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Posted 09 February 2012 - 11:57 PM

They are quite fun - mostly due to the stylishness and one-handed cocking. I've mentioned this elsewhere, but I love to use my brassed version as an alternative to barrel tapping. It is so low-powered that even a point-blank shot with a slug would only hurt if I shot you in the eye (or if you are five years old). So I keep it loaded and in my pocket, and if a barrel-tap situation arises, or I sneak up behind someone and don't want to maim them with my primary, I just slip it out of my pocket, cock it one-handed, and take them out with a flourish. (And maybe a nice "yaaar" if it is "talk like a pirate day"... :lol:



but isnt that evry day
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#12 iamthatcat

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Posted 10 February 2012 - 11:52 AM

I am impressed by the quality of your cell phone pics.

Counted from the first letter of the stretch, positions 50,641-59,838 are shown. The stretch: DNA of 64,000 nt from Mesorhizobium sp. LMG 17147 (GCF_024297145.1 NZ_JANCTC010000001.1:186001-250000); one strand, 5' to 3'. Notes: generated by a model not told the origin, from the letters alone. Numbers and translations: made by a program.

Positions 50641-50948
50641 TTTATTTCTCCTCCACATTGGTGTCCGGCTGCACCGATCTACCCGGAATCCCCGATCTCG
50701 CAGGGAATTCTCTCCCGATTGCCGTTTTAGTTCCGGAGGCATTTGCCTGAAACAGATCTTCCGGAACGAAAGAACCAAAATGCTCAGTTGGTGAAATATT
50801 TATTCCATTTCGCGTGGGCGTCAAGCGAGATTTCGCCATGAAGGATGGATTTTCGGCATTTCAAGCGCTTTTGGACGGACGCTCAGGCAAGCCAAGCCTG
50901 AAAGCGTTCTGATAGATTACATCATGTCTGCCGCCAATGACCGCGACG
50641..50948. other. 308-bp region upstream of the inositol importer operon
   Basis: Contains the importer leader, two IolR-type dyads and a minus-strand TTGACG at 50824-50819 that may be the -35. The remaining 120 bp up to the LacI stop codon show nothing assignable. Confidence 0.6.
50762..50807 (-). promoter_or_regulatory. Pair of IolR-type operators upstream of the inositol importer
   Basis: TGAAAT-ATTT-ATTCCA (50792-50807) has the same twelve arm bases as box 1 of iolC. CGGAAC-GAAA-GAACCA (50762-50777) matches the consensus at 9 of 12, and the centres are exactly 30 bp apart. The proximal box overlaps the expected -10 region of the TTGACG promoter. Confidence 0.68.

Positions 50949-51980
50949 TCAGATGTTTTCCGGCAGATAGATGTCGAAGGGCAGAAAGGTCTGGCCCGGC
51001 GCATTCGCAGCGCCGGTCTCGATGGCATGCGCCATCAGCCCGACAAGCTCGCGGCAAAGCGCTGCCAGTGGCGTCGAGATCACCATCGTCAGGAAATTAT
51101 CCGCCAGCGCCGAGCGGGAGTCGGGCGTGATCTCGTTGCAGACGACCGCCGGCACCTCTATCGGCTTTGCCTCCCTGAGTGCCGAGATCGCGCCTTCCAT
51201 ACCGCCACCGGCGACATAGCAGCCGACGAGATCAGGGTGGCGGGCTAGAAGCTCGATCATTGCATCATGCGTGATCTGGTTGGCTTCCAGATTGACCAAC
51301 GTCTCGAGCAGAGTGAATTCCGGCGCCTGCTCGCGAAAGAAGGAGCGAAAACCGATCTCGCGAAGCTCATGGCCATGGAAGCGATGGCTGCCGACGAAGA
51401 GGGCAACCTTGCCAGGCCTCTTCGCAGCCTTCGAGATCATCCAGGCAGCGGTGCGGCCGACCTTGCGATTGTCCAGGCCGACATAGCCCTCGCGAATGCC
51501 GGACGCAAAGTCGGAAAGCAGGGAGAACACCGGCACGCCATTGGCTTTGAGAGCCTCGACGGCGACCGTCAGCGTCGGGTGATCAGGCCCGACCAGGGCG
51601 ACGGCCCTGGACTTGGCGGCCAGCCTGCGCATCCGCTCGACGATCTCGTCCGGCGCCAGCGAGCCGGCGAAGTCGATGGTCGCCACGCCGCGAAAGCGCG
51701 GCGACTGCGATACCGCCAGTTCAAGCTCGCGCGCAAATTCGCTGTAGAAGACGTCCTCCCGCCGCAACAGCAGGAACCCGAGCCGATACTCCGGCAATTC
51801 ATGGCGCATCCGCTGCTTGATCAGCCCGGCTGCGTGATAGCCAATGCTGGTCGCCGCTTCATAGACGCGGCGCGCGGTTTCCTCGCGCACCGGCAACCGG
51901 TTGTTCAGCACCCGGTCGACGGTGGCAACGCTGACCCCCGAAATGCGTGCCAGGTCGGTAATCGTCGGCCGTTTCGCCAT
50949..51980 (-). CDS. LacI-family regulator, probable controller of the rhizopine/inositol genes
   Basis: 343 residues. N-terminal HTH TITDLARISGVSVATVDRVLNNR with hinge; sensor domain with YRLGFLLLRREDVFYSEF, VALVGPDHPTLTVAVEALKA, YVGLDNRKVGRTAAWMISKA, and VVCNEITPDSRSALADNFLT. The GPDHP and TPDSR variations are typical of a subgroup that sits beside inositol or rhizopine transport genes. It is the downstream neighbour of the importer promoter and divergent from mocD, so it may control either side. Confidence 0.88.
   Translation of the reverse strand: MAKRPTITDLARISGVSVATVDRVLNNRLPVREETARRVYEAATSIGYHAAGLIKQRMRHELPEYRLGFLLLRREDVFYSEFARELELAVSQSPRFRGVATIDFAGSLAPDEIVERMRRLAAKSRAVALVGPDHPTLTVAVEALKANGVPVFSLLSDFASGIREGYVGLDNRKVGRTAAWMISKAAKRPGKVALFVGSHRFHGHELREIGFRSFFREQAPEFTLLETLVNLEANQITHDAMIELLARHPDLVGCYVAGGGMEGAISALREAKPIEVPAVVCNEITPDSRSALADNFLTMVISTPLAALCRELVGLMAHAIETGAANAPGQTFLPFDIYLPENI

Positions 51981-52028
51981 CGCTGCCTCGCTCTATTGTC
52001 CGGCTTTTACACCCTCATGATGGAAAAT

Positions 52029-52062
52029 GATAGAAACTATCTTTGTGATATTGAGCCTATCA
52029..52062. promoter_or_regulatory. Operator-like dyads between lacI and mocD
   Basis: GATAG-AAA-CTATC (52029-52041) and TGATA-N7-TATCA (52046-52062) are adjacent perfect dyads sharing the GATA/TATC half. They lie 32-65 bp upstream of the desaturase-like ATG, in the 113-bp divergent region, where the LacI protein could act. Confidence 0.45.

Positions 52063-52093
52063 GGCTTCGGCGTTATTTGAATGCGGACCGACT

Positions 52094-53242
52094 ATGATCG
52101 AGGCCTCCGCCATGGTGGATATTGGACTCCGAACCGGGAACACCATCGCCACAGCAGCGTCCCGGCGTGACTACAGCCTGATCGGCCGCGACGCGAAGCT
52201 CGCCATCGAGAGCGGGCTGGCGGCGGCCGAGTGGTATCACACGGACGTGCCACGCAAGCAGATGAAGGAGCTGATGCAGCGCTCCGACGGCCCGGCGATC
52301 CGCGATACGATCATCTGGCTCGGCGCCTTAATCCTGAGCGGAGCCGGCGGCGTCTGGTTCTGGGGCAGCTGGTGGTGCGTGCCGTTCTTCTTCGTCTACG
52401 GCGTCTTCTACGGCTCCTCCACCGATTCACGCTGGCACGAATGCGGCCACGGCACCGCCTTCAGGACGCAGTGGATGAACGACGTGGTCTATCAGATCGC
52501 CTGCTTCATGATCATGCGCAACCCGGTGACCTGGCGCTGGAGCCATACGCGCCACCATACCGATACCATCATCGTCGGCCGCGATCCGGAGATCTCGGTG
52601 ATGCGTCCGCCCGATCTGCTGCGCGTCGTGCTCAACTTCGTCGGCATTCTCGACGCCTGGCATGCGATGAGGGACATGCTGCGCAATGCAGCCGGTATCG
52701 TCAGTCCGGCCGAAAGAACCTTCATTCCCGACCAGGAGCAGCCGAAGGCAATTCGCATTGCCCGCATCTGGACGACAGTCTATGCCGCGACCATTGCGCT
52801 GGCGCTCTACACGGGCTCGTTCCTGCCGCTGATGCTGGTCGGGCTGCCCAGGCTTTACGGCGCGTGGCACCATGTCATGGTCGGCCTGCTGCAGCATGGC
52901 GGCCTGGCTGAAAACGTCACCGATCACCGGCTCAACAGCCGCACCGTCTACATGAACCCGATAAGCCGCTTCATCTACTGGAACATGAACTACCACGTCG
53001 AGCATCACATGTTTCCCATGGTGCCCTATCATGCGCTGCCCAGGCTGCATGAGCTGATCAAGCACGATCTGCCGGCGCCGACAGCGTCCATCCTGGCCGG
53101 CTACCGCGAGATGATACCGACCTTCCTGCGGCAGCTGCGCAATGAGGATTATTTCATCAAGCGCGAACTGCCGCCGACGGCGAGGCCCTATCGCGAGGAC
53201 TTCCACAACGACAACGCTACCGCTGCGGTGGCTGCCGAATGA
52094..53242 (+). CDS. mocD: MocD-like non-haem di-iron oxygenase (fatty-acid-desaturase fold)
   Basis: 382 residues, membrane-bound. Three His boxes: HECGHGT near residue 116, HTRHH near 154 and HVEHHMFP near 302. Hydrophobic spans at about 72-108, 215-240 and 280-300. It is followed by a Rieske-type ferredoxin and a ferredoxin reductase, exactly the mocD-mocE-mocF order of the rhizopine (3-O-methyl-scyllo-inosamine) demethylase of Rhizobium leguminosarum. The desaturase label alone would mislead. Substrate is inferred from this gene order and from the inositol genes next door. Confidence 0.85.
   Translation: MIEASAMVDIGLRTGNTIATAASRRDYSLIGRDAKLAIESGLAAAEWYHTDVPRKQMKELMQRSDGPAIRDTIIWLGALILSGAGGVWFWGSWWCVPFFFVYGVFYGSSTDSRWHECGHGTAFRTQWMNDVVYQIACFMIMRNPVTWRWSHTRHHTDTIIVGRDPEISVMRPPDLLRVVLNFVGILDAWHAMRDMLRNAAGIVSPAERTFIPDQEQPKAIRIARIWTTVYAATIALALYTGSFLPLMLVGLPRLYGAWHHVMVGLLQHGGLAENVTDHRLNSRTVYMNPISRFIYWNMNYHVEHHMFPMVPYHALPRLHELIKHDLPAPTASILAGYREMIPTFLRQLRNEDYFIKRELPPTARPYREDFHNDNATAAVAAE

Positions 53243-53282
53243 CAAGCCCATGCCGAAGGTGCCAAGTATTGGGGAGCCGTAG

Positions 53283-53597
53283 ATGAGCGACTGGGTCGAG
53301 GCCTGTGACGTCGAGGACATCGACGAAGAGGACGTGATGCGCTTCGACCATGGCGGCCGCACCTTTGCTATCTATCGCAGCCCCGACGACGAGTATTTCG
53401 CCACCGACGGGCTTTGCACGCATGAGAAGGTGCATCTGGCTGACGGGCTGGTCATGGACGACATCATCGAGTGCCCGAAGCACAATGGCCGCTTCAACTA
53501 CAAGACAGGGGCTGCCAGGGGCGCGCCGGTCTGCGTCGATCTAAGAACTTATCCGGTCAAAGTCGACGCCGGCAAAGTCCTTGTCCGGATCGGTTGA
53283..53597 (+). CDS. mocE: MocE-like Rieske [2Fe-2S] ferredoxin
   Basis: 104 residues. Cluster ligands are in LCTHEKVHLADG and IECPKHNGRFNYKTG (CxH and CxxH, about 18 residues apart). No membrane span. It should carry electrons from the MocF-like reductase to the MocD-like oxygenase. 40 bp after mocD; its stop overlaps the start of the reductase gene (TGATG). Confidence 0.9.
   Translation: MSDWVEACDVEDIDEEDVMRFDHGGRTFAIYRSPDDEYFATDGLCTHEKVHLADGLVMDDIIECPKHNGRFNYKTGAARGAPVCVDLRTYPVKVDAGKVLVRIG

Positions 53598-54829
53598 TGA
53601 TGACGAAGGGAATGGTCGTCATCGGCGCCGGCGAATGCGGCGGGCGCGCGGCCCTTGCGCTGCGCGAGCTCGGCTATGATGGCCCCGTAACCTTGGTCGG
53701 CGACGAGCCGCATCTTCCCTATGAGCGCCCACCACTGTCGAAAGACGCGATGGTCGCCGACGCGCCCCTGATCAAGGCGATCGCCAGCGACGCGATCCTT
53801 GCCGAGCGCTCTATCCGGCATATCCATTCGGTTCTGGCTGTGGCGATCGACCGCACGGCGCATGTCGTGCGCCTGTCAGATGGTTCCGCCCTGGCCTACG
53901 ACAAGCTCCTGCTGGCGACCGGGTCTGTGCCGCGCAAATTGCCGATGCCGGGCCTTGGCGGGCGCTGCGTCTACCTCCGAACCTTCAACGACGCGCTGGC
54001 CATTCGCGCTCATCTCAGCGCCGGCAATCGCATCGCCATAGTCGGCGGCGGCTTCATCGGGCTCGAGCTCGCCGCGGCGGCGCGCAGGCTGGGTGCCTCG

I missed the spring addition the first time round, and I am even happier with the new ranges.

This is an interesting blaster and one handed cocking seals the deal. I think it could be a practical, fun, quirky addition to anyone's bag of tricks. The added safety is a bonus and fits it's role. I'll definitely be doing this mod.
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#13 Ambience 327

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Posted 13 February 2012 - 10:44 AM

Thanks for the compliments - coming from a pretty competent modder like yourself, they mean just that much more. :lol:

I do love my flintlocks. They won't out-range much of anything, but the style factor alone makes them worth packing, and the one-handed cocking, as you said, just seals the deal.

And on the topic of cell phone pics - I just get tired of everyone blaming their lazy, poorly-lit, shaky-cam photos on the device when today's cell phones are capable of much better photos than my first digital camera from 10 years ago.